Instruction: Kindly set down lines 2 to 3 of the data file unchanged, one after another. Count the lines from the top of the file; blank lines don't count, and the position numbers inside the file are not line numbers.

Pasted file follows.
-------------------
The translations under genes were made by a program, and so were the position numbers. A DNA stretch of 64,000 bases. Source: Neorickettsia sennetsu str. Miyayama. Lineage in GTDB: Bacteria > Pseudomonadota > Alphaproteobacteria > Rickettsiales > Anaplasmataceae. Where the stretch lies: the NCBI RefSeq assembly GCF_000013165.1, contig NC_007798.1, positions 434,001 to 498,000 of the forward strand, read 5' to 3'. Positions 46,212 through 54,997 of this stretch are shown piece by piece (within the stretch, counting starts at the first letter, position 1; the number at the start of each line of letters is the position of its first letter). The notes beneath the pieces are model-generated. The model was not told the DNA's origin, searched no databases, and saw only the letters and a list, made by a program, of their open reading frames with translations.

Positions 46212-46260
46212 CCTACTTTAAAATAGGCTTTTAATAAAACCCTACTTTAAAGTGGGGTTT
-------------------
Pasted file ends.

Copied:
Positions 46212-46260
46212 CCTACTTTAAAATAGGCTTTTAATAAAACCCTACTTTAAAGTGGGGTTT